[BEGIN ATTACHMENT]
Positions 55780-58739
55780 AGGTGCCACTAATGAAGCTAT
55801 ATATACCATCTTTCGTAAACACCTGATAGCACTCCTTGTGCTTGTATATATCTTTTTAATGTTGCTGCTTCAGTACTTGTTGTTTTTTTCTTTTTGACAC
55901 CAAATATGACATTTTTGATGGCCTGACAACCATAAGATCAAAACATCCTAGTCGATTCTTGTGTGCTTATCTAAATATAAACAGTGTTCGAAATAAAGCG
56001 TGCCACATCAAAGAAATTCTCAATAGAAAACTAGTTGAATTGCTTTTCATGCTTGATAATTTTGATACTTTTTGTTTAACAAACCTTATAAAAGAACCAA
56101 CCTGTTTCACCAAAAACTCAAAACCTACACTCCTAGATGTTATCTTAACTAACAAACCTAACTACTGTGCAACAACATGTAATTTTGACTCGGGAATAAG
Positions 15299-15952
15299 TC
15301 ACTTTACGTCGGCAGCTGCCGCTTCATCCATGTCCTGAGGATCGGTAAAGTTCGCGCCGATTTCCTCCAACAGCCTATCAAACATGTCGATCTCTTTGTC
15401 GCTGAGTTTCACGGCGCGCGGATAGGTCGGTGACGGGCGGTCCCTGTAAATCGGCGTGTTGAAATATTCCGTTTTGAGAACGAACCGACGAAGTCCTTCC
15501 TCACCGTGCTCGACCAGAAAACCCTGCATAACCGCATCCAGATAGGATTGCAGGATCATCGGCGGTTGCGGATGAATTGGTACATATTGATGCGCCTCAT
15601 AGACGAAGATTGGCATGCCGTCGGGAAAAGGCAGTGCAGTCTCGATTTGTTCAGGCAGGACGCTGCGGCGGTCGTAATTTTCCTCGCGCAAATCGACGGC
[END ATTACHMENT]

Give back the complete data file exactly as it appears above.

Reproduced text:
Positions 55780-58739
55780 AGGTGCCACTAATGAAGCTAT
55801 ATATACCATCTTTCGTAAACACCTGATAGCACTCCTTGTGCTTGTATATATCTTTTTAATGTTGCTGCTTCAGTACTTGTTGTTTTTTTCTTTTTGACAC
55901 CAAATATGACATTTTTGATGGCCTGACAACCATAAGATCAAAACATCCTAGTCGATTCTTGTGTGCTTATCTAAATATAAACAGTGTTCGAAATAAAGCG
56001 TGCCACATCAAAGAAATTCTCAATAGAAAACTAGTTGAATTGCTTTTCATGCTTGATAATTTTGATACTTTTTGTTTAACAAACCTTATAAAAGAACCAA
56101 CCTGTTTCACCAAAAACTCAAAACCTACACTCCTAGATGTTATCTTAACTAACAAACCTAACTACTGTGCAACAACATGTAATTTTGACTCGGGAATAAG
Positions 15299-15952
15299 TC
15301 ACTTTACGTCGGCAGCTGCCGCTTCATCCATGTCCTGAGGATCGGTAAAGTTCGCGCCGATTTCCTCCAACAGCCTATCAAACATGTCGATCTCTTTGTC
15401 GCTGAGTTTCACGGCGCGCGGATAGGTCGGTGACGGGCGGTCCCTGTAAATCGGCGTGTTGAAATATTCCGTTTTGAGAACGAACCGACGAAGTCCTTCC
15501 TCACCGTGCTCGACCAGAAAACCCTGCATAACCGCATCCAGATAGGATTGCAGGATCATCGGCGGTTGCGGATGAATTGGTACATATTGATGCGCCTCAT
15601 AGACGAAGATTGGCATGCCGTCGGGAAAAGGCAGTGCAGTCTCGATTTGTTCAGGCAGGACGCTGCGGCGGTCGTAATTTTCCTCGCGCAAATCGACGGC